CARB settles with Gemini Coatings for $145,000 for clean air violations
For immediate release
SACRAMENTO – The California Air Resources Board reached a settlement agreement with Gemini Coatings, Inc. of Oklahoma for $145,000 for violations of the consumer products regulations that set limits for smog-forming compounds.
CARB investigators found that from 2015 to 2018, Gemini Coatings sold, supplied, offered for sale, and/or manufactured noncompliant consumer products in California. One of the products exceeded the volatile organic compound (VOC) limit for non-aerosol paint thinners; two products exceeded the VOC limit for non-aerosol general purpose degreasers; and, the last product exceeded the reactivity limit for floral coating. In addition, the non-aerosol general purpose degreasers failed to display a date of manufacture as required by the Consumer Product Regulations.
Some consumer products emit smog-forming VOCs and impact air quality and public health. VOCs are a precursor to smog. CARB recently adopted amendments to several Consumer Products Program regulations that will help California attain federal ozone standards, and reduce public exposure to air toxics.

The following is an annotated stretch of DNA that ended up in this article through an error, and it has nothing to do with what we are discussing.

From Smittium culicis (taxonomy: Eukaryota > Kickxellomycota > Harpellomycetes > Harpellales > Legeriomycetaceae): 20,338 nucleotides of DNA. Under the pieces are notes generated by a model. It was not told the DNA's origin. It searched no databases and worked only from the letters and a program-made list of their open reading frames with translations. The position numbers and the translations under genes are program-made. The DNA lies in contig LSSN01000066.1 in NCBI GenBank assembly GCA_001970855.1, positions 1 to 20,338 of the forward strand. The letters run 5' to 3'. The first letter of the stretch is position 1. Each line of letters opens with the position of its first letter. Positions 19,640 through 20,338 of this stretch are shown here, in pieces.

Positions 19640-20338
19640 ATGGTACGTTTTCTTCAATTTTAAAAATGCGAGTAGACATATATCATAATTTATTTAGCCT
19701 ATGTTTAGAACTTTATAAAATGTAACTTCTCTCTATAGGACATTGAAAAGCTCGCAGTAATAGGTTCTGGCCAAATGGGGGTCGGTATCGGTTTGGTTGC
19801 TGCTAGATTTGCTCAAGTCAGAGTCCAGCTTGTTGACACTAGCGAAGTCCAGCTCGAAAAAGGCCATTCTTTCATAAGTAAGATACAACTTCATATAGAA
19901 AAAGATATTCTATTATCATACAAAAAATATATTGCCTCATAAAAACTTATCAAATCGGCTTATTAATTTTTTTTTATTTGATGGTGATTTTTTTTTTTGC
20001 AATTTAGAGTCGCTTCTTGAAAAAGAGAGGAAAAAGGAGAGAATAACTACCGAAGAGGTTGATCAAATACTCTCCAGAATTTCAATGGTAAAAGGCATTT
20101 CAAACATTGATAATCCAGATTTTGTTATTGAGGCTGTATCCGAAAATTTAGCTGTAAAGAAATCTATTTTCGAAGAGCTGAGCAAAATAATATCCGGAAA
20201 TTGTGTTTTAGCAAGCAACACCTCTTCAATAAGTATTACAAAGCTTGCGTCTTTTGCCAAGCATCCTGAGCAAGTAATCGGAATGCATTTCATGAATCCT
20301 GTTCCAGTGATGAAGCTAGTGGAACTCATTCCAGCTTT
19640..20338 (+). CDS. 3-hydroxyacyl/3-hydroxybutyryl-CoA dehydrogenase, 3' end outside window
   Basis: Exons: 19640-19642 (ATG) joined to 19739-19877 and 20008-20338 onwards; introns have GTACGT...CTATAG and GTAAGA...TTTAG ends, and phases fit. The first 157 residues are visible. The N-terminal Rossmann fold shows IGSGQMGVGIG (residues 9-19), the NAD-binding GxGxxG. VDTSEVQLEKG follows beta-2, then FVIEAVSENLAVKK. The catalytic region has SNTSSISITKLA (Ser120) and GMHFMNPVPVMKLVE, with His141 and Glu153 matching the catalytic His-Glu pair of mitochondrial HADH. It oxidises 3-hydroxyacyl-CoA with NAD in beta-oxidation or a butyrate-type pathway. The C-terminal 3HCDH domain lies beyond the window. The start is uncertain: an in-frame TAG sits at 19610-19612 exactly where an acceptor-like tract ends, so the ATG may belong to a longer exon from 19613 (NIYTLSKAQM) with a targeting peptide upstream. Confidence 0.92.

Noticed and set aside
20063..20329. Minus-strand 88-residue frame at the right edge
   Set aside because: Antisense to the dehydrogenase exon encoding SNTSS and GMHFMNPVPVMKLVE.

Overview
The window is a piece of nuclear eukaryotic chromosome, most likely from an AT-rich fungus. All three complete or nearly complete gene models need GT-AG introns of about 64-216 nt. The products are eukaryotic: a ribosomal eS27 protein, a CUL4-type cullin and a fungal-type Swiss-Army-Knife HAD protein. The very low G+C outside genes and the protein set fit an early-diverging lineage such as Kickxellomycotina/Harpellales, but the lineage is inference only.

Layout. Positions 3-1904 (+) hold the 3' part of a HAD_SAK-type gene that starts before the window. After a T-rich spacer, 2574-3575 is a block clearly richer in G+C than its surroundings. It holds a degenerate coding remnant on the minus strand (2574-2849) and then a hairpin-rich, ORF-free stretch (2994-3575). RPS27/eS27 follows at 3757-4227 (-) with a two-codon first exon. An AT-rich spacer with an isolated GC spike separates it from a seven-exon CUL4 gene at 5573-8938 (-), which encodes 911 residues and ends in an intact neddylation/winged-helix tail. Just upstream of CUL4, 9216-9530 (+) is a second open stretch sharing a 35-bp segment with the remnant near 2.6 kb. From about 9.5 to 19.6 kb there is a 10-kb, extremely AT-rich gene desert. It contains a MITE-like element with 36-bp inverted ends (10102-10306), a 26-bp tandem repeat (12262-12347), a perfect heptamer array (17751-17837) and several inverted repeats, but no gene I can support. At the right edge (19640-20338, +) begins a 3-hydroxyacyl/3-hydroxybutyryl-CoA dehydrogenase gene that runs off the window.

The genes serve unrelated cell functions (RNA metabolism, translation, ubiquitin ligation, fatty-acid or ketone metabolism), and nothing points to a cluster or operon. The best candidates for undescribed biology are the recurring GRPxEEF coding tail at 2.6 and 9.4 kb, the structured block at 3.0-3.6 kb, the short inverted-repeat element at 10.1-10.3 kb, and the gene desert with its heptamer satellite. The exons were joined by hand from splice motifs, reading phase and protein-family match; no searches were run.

“These smog-forming compounds pose a serious risk to public health and harm California’s air quality. CARB is committed to enforcing the consumer product rules to improve the air we all breathe and to help California meet the federal ozone standards that protect public health,” said CARB Executive Officer Richard Corey.
The violations in this case produced nearly 12 tons of excess VOCs and 0.34 tons of excess ozone over the course of the three years.
This was a first-time penalty for Gemini Coatings and the company was cooperative during the investigations and follow up. To come into compliance, Gemini stopped the sale of noncompliant products and modified other products to be meet the standards in the regulations. The $145,000 fine will go to the Air Pollution Control Fund, which provides funding for projects and research to improve California's air quality.
Since the Consumer Products Program began in 1988, CARB has limited the allowable VOC content of more than 100 categories of products, achieving 250 tons per day of VOC reductions. Today, the program not only reduces smog-forming compounds and particulates, but also provides significant reductions in both air toxics and climate-changing gases.